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Author: Michael Kalisch

This book explores how the contemporary American novel has revived a long literary and political tradition of imagining male friendship as interlinked with the promises and paradoxes of democracy in the United States. In the last decades of the twentieth century, not only novelists but philosophers, critical theorists, and sociologists rediscovered the concept of friendship as a means of scrutinising bonds of national identity. This book reveals how friendship, long exiled from serious political philosophy, returned as a crucial term in late twentieth-century communitarian debates about citizenship, while, at the same time, becoming integral to continental philosophy’s exploration of the roots of democracy, and, in a different guise, to histories of sexuality. Moving innovatively between these disciplines, this important study brings into dialogue the work of authors rarely discussed together – including Philip Roth, Paul Auster, Michael Chabon, Jonathan Lethem, Dinaw Mengestu, and Teju Cole – and advances a compelling new account of the political and intellectual fabric of the contemporary American novel.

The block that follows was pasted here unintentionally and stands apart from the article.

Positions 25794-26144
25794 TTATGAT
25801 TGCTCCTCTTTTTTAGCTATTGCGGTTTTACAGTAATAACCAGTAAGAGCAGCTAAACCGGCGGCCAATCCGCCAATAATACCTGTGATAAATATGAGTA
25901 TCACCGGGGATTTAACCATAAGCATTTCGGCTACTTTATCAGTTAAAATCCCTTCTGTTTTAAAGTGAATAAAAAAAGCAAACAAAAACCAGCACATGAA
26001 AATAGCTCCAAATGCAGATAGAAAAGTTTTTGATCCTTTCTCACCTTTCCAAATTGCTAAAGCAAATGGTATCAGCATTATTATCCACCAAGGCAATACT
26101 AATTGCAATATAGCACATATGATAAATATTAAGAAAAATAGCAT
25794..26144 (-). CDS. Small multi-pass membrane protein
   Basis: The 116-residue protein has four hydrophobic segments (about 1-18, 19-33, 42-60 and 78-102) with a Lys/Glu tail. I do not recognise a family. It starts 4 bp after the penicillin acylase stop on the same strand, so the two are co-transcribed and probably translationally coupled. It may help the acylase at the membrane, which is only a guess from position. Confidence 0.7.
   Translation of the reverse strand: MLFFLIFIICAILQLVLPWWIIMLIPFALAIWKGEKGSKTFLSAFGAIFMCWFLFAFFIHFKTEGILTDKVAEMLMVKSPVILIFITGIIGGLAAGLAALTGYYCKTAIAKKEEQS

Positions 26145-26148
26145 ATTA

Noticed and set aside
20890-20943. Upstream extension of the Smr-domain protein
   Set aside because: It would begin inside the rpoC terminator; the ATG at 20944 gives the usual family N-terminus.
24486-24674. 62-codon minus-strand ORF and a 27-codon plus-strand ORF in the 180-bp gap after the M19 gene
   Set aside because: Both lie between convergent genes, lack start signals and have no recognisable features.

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, socialists, Marxists, feminists, civic republicans, contemporary communitarians, and even conservative, religious fundamentalists from one another, one thing at least appears to unite them: the common belief that traditional liberalism has an inadequate conception of community. 21 Addressing this inadequacy, commentators and theorists of all political stripes frequently reach for the same solution: a revitalised form of ‘civic friendship’. In Habits of the Heart , for example, Bellah outlines a classical tradition in which ‘friendship and its virtues are not merely

in The politics of male friendship in contemporary American fiction
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Michael Chabon’s Telegraph Avenue (2012) and Jonathan Lethem’s The Fortress of Solitude (2003)